I am excited to introduce you to fellow 5 Prince Publishing author, Christine Steendam! If you love Historical Romance, check out her debut novel, Heart Like an Ocean! I wish her much success! Take a moment to get to know her, then be sure to grab a copy of her book!
What inspired you to write?
I can’t really think of one thing that inspired me. I’ve always written, for as long as I can remember. However, Heart Like an Ocean was inspired while I was living at a ranch learning to train horses. I was sitting, listening to music, staring out at the horse pasture, and I envisioned a girl running across the field to her horse, looking for an escape. From there Heart Like an Ocean was born.
What genre do you write? Did you choose it, or did it choose you?
I write romance. Heart Like an Ocean, my debut novel, is a historical romance and the book I’m working on right now is a contemporary romance. I always thought that my genre would be science fiction or fantasy but it seems my inner muse had a different idea.
MJ: I can relate to that! I used to read Sci-Fi, but when I decided to write, Women’s Fiction is where my muse took me.
What is your work schedule like when you’re writing?
Work schedule? I used to have a schedule but with baby #2 on the way that all went out the window. Now it’s more like I find a moment between chasing after my son and exhaustion to get 500-1,000 words out daily. I’m working on getting back on schedule though.
MJ: Congratulations on your upcoming new addition to your family!
What would you say is your interesting writing quirk?
This isn’t really a writing quirk but once I reach the editing stage I actually print out the entire manuscript (I know, I’m not saving trees at all) and go through it with a red pen. I can’t edit on the computer or with any other color pen. It has to be red.
MJ: *raises had in air* I’m guilty of the same!
Are you a pantser or plotter?
A bit of both but probably leaning more towards pantser. My first drafts are almost always just bare bones idea of a beginning, middle and end that I rarely even write down. I basically just go with the flow and get it all out. Once I’m done the first draft though is when the real fun begins and I end up plotting it out in great detail so that I know what needs to be fixed up.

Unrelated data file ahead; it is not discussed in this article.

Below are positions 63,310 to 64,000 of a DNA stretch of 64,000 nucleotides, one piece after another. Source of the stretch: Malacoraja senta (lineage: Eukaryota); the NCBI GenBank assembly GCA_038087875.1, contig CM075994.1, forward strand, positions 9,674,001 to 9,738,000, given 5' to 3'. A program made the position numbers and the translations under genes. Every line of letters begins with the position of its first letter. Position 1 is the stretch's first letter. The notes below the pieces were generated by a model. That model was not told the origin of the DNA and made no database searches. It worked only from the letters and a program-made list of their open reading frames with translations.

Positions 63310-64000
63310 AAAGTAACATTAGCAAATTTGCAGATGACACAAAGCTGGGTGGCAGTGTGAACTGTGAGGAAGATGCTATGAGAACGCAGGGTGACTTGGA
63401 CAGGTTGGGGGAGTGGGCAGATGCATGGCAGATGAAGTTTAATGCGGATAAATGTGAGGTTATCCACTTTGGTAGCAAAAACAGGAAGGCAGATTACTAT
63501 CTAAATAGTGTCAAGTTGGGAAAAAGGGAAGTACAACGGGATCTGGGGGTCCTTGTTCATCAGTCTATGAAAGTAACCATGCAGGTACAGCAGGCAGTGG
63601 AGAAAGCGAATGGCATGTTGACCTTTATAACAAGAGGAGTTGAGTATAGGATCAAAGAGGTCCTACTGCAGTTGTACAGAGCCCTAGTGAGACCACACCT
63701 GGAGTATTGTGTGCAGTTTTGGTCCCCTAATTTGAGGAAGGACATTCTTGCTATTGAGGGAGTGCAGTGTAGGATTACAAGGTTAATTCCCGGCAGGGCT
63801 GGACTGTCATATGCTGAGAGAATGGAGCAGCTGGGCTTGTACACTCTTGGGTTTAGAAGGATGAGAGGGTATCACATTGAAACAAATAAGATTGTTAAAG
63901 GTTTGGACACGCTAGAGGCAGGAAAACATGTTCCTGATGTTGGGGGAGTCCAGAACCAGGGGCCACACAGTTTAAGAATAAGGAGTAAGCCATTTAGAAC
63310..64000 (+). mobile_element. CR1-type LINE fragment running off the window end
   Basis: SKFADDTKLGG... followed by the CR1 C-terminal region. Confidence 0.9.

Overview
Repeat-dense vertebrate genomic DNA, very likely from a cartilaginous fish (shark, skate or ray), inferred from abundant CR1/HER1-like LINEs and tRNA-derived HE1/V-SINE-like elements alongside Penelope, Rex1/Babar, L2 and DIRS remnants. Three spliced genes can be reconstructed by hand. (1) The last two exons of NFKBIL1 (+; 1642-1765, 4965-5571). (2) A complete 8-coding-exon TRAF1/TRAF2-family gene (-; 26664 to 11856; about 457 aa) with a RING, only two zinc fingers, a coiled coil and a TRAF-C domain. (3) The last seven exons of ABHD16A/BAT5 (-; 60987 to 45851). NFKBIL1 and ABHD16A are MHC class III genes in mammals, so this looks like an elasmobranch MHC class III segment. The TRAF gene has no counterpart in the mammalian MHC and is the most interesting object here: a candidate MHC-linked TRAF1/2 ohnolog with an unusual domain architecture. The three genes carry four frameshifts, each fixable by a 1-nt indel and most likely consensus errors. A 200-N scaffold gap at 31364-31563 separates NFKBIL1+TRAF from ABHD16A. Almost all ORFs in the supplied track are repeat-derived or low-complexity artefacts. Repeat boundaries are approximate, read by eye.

Are your stories based on experiences based on someone you know, or are events in your own life reflected in the characters/stories you write? Can you share and example?
One of my beta readers said that when she picked up Heart Like an Ocean she saw a lot of me in it. She tells other people we know that when they read it they’ll just know it came from me. I don’t agree completely, but definite aspects of my life and attitude while growing up are reflected. To say no aspect of my real life gets into my writing would be a lie because real life is what inspires me, but there are no characters or events based on anything in particular.
Do you have any suggestions to help new authors become a better writer? If so, what are they?
#1. The first step is to get it all out. Finish your first draft. You can never get better if you don’t first finish. #2. Hearing “you’re awesome, your writing is great, I loved the story” is great for your ego but not great for improving your writing. Search for honest and constructive criticism. It might sting a little but you’ll learn from it.
Are you self-pubbed, indie pubbed, or traditionally pubbed?
Indie pubbed by the fantastic 5 Prince Publishing. I love everyone there. It’s like a big family.
*Virtual High-Five to my 5P Sister!*
What are your current projects?
I am currently working on a contemporary romance set on an Alberta cattle ranch. It’s tentatively titled Unforgiving Plains. I’m currently in the editing stages right now but will hopefully be ready for submission soon.
In a society where she doesn’t belong, Senona Montez, a strong-willed and free-spirited woman refuses to follow the path expected of a Don’s only child.
On the eve of her marriage to a stranger, she saddles her horse and flees everything she knows, only to discover the petty concerns of society did not prepare her for the harsh life on the open sea. She finds an unlikely protector in a reckless privateer, Brant Foxton.
Straddling the worlds of independence and privilege in 1600’s Europe, this captivating man challenges her in ways she never thought possible, shows her what living to the fullest really means, and allows her to follow her heart wherever it leads.